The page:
Who says horses don’t have a sense of humour? A check through the Horsetalk archives reveals that our equine friends have given us plenty to smile about this year.
The curious thing is, we normally need a touch of zany human input to help weave the magic.
Staff at a Japanese zoo took simulation drills to a new level in February, chasing down a zookeeper in a zebra suit to practise its techniques for recapturing escaped animals.
Sixty staff from Tama Zoological Park were involved in the exercise, based on a scenario in which an earthquake knocked down a stone wall around the zebra enclosure.
Yosuke Tanaka, 31, earned the right to play the part of the zebra, but, not content to simply recapture a zookeeper, zoo administrators kitted him out in the zebra suit.
Tanaka played the role with aplomb. He charged at staff trying to contain him with a net, knocking down and “injuring” a fellow zookeeper – which was also part of the scenario.
Eventually, the zebra-suited Tanaka was subdued with a fake shot from a tranquilizer gun and he crumpled gracefully to the ground, where staff successfully netted him.
The zoo was reportedly evacuated for the drill, which was declared a success.
In the past, the zoo has simulated the recapture of lions, gorillas and tigers, which must surely have kept local costume-makers busy.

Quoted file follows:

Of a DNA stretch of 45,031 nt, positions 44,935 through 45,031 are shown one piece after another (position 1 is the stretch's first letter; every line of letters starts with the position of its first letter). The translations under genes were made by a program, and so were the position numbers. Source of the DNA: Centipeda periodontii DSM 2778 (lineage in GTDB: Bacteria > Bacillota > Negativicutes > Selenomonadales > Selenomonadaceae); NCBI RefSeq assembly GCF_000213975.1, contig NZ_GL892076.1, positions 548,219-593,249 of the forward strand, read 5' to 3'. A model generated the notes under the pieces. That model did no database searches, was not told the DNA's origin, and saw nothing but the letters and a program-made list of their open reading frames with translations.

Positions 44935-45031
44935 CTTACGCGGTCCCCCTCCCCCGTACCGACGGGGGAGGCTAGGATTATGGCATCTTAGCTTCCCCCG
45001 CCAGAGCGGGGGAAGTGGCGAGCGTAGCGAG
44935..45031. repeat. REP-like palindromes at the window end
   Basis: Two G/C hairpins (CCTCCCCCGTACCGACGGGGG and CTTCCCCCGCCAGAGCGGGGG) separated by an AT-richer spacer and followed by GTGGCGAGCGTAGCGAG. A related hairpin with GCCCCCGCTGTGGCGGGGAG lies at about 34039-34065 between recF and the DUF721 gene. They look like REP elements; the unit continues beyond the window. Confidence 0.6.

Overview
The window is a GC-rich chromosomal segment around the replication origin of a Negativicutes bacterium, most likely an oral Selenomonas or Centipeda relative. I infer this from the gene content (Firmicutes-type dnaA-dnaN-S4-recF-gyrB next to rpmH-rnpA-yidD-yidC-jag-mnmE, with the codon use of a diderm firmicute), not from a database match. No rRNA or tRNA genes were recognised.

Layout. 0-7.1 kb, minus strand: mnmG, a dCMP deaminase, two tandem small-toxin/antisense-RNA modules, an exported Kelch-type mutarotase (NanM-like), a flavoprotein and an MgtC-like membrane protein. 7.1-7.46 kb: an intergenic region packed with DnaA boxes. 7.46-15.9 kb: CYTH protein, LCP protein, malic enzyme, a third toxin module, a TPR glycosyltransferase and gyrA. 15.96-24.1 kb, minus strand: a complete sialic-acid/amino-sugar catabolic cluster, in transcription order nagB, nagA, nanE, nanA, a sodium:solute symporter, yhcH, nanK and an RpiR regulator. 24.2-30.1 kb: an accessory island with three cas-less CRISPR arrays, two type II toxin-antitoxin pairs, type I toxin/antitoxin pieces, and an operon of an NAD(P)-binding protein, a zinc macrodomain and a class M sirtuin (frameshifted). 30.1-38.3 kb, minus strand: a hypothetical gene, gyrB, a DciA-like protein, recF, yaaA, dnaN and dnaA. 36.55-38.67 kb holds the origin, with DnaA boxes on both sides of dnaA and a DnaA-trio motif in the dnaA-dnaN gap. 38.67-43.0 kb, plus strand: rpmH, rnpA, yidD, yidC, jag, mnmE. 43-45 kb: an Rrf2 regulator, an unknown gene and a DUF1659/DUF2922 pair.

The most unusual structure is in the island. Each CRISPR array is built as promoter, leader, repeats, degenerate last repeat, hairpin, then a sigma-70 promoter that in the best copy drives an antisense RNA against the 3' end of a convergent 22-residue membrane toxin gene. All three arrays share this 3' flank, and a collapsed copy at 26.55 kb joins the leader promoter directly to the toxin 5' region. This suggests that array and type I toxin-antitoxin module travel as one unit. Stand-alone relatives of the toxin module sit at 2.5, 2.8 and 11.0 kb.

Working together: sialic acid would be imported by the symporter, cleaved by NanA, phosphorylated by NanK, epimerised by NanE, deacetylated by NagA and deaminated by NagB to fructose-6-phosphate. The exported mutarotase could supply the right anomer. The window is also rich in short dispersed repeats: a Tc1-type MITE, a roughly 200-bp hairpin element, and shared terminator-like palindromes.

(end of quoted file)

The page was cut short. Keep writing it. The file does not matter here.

Tanaka, who deserves an Oscar nomination for his performance, confessed that the suit was a little warm for a romp around the zoo.
The Horsetalk annual award for most innovative use of horse facilities goes to … a group of Canadian dope growers!
At a distance, it looked like a nice Canadian horse pasture housing a barked yard with lovingly crafted open-air stalls lined up along one side.
A closer examination revealed the whole setup was fake, designed to cover a sophisticated muiltmillion-dollar underground cannabis-growing operation.
The fake stalls were doing nothing more than disguising large vents used to keep the underground environment for the plants healthy.
“They were not at all usable,” Sergeant Lindsey Houghton, of the Combined Forces Special Enforcement Unit of British Columbia, told Horsetalk. “They just looked the part.”
“From far away, it looked like a very nice, quaint horse paddock and fenced corral, but in reality, when you got closer, it was constructed with plywood and was completely fake.”